As you may know, Yahoo! recently announced their offering of Movable Type on their small business hosting platform. Cool. Well today I started work on my first client using this platform. Thus far I’m underwhelmed.
The problems started before I could even get logged into MT. I couldn’t even get it installed. The process would just end, over and over again. Interestingly, when I ran the installation today with the basic settings (instead of the custom settings), it worked. I don’t know if that’s the issue. But it at least installed.
What blew me away at first was that you selected a path to install to – for instance, “blog”. This creates a “blog” directory on the server and it also creates a “blog-mt” directory, to hold the contents of MT itself. Not bad, but it could have been explained a bit better.
Once you’re logged into the MT offering, be ready for some changes. The first is that the settings are in “basic” mode. You can click on “advanced” and see the full MT control panel with archive naming and such. But it’s not there at first. Yahoo! has also done some trimming elsewhere. By default, you aren’t allowed to change the “build with indexes” setting on your templates. This is bad since the main index starts off as not being built with indexes. So it will never update.
This forum post points to a Six Apart-provided (but not supported) plugin to replace the Yahoo! version. This gives you back the “build with indexes function”. But the fun isn’t over yet.
Should you decide to save your archive templates – even if you just take a look and then save to exit, without making any changes – the template is set to publish dynamically. This is a problem as the Yahoo! offering doesn’t provide dynamic publishing support. And before you mention it, this is a feature of Yahoo! by itself as well as with the Six Apart plugin. I checked. The only way that I found to get around it was to edit the database directly.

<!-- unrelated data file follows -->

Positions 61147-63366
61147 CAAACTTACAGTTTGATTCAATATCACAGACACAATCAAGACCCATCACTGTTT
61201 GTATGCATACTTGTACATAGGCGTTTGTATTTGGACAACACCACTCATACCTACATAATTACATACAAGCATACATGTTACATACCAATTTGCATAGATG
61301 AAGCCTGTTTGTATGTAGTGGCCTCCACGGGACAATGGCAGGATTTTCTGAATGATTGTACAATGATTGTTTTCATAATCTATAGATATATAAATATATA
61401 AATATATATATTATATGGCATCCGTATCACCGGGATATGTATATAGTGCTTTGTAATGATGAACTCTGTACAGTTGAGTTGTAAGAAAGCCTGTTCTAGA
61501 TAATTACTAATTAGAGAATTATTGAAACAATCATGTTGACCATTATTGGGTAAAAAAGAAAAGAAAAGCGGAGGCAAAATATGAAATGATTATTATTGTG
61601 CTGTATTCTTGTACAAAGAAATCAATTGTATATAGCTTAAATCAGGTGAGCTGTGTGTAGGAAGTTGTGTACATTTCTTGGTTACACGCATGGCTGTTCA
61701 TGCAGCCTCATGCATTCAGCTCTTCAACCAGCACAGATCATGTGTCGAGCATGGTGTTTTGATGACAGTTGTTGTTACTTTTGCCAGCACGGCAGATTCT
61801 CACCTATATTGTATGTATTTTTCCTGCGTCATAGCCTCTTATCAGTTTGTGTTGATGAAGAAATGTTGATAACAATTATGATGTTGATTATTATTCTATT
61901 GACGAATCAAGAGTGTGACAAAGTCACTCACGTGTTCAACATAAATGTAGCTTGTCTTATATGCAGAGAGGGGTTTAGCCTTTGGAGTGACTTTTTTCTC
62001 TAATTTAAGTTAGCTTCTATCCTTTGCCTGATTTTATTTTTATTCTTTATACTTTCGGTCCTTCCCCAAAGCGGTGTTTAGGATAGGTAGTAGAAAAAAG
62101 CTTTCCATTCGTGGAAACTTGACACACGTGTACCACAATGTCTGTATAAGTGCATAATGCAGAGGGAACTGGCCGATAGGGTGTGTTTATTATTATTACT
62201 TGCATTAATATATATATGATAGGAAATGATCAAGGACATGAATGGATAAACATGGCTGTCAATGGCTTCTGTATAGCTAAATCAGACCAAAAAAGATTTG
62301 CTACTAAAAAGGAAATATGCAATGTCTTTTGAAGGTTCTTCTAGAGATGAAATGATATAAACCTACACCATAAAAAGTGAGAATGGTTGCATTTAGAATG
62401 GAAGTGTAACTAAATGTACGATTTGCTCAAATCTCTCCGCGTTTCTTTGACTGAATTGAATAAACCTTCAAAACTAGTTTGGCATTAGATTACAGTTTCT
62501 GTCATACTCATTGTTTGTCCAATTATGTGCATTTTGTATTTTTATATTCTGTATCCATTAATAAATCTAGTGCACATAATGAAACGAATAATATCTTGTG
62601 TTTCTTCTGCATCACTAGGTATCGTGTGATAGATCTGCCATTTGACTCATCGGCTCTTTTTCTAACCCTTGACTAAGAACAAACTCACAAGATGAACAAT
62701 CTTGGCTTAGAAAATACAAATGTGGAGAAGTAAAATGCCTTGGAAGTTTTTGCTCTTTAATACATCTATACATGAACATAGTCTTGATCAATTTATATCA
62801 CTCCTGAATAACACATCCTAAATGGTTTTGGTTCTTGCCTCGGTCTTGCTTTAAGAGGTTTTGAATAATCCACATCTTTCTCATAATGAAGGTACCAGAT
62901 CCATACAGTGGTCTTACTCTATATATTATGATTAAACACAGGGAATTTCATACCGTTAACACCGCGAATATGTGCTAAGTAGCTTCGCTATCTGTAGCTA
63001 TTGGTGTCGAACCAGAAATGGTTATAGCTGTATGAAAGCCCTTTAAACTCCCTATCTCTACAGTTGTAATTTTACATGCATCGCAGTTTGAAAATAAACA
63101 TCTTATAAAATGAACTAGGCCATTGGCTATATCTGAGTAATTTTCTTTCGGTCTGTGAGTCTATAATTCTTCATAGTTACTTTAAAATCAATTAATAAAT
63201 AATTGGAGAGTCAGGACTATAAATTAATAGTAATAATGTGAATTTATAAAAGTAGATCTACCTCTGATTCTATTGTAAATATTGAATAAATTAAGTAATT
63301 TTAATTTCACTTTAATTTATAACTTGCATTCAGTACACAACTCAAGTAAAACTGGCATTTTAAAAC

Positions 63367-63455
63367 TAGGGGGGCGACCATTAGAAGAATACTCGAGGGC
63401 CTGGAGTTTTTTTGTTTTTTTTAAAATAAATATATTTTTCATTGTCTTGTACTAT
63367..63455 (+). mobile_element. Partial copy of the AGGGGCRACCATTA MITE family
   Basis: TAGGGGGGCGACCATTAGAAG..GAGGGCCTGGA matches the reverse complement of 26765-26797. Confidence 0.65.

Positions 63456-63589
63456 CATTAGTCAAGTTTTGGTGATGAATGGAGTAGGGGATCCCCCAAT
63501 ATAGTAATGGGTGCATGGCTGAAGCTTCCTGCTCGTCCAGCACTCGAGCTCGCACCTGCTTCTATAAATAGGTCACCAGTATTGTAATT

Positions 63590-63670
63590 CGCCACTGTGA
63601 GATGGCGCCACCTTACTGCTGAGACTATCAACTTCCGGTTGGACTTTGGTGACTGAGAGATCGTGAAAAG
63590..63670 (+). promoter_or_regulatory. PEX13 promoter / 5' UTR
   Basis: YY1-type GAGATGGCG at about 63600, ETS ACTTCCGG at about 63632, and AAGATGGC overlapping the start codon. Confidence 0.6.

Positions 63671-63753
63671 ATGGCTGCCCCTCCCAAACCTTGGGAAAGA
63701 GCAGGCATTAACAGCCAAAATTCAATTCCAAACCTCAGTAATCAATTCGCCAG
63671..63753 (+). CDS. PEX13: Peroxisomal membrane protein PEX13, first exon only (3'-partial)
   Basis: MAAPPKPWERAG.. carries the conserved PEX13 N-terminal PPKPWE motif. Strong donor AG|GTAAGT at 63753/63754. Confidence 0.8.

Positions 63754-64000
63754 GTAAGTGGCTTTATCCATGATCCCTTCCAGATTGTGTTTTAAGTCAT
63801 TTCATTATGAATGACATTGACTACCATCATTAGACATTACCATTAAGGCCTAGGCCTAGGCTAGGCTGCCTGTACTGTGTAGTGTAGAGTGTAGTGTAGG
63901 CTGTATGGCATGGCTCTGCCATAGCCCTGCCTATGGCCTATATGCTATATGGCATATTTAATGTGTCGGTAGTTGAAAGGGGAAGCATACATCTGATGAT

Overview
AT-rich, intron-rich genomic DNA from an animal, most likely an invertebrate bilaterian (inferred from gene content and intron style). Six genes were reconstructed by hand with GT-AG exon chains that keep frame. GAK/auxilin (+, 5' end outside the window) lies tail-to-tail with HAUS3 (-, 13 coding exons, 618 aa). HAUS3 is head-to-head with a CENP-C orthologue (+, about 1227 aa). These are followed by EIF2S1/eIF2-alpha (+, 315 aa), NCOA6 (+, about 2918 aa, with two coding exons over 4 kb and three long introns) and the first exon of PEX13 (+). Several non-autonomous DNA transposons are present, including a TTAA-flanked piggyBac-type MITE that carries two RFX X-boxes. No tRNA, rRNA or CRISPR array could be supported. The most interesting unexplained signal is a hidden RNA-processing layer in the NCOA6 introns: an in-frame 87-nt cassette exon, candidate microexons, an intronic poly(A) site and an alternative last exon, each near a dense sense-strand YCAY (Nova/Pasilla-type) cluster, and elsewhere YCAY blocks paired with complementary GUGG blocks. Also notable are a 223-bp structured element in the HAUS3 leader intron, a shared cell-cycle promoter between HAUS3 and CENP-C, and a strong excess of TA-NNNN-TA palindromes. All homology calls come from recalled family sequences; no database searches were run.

Which isn’t too bad if you know what you’re doing. But you have to get the Yahoo! version of phpMyAdmin installed. This is easy (easier than the MT install). You set up an administrator account in the same control panel where you install the product. But be careful – the software doesn’t work in Firefox. I don’t know why. It just doesn’t. Something about a “frames-capable browser” shows up in the source code.
If you then take the admnistrator that you configured you can get into phpMyAdmin if you’re using another browser (I used the one from Redmond) and make the changes you need. But I can’t seem to get it to run queries against the database – say to install a plugin like MT-Blogroll. Strange. At least we’re on our way now.
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